Pressure from the U.S. Department of Education has led some states to curb a testing exemption that applies to only the 1 percent of students with the most severe disabilities, but districts that have long used that flexibility to win some breathing room in their accountability systems are bristling.
Under the federal No Child Left Behind Act, states are allowed to administer exams based on alternate standards to students with severe cognitive impairments and then count those scores toward their adequate yearly progress, or AYP, ratings—provided the number of scores counted as passing doesn’t exceed 1 percent of the total number of students tested. When more than 1 percent of students take the alternate tests, states or districts must count the scores from exams that exceed the cap as failing. But, for years, the Education Department allowed a handful of states to overstep the 1 percent cap.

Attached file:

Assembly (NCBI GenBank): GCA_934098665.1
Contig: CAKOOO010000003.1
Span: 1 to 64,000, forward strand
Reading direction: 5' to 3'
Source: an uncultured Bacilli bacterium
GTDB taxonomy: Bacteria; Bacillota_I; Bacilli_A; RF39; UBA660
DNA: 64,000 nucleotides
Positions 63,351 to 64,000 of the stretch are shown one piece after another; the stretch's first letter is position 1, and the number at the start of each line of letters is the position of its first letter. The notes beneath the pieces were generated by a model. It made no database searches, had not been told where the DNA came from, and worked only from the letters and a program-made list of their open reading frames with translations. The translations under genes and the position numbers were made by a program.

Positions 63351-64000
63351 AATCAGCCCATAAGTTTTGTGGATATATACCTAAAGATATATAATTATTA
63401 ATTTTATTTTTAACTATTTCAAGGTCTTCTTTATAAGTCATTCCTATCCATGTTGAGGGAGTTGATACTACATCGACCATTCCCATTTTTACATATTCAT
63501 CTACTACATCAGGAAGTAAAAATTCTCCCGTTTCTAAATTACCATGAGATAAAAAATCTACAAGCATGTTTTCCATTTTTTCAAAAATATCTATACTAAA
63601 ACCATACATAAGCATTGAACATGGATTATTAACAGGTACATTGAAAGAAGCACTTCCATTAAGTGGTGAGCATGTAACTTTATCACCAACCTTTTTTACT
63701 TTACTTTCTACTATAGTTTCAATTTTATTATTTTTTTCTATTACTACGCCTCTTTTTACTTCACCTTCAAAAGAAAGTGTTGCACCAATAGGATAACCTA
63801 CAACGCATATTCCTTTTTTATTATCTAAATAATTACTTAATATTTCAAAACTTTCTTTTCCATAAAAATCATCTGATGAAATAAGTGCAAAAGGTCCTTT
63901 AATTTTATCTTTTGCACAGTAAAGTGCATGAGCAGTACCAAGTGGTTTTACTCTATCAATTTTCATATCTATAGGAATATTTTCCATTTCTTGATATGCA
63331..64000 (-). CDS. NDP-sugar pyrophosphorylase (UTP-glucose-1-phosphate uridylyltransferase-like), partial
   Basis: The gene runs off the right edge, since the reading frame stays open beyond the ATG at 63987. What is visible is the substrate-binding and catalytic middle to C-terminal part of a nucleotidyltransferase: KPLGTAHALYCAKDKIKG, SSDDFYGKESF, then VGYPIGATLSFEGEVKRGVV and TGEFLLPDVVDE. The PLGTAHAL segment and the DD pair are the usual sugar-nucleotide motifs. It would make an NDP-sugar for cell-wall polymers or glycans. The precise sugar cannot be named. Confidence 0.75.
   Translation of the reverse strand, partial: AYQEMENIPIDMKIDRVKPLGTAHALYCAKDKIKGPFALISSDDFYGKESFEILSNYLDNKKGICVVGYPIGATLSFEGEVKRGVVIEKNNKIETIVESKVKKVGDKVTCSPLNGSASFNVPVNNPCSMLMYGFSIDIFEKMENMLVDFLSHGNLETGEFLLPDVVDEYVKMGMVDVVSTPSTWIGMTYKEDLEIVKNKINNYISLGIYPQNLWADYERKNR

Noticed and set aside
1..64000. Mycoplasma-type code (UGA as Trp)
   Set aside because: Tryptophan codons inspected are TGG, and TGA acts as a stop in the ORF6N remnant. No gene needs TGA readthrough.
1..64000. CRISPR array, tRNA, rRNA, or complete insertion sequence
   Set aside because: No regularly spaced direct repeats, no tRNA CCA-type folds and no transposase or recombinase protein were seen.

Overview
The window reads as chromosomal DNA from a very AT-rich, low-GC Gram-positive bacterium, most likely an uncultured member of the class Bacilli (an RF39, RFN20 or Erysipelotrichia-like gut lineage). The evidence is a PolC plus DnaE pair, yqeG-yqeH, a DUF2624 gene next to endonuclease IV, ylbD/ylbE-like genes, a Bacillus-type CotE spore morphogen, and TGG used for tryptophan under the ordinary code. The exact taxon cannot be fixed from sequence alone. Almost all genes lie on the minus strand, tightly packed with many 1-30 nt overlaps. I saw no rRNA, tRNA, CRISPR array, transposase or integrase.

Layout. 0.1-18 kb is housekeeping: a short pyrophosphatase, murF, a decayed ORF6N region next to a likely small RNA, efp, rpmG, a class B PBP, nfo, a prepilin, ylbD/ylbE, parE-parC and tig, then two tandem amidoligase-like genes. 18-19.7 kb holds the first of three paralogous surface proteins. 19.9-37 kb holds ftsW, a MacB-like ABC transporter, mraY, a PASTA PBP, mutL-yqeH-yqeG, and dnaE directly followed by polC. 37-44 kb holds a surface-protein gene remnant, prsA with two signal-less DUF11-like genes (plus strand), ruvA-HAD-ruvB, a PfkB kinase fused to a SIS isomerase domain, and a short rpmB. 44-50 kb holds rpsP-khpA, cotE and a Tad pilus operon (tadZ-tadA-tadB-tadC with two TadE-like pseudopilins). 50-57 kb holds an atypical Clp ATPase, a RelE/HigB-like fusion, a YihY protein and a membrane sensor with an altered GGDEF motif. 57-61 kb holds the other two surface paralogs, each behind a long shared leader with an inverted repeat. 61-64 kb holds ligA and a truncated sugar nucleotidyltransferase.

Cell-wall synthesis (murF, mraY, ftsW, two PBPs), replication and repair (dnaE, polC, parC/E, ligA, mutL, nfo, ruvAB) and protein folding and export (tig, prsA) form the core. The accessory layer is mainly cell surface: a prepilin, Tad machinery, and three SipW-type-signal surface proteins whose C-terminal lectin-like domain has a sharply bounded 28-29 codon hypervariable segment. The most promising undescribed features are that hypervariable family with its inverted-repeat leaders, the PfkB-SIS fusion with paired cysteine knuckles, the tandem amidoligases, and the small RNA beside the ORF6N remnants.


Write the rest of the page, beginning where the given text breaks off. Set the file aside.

A cap was used—rather than a strict definition of who should qualify for alternate tests—so that school districts could use their own judgment in determining which students should take the tests, which are not intended for children with moderate disabilities, said Ricki Sabia, the associate director of the policy center for the National Down Syndrome Society, based in New York City. When originally proposed, the cap was one-half of a percent, a proportion she said some research shows is much closer to the actual share of students who might be in need of tests that may hardly resemble current standardized exams. Read more of this discussion HERE>
Author: Nirvi Shah, Education Week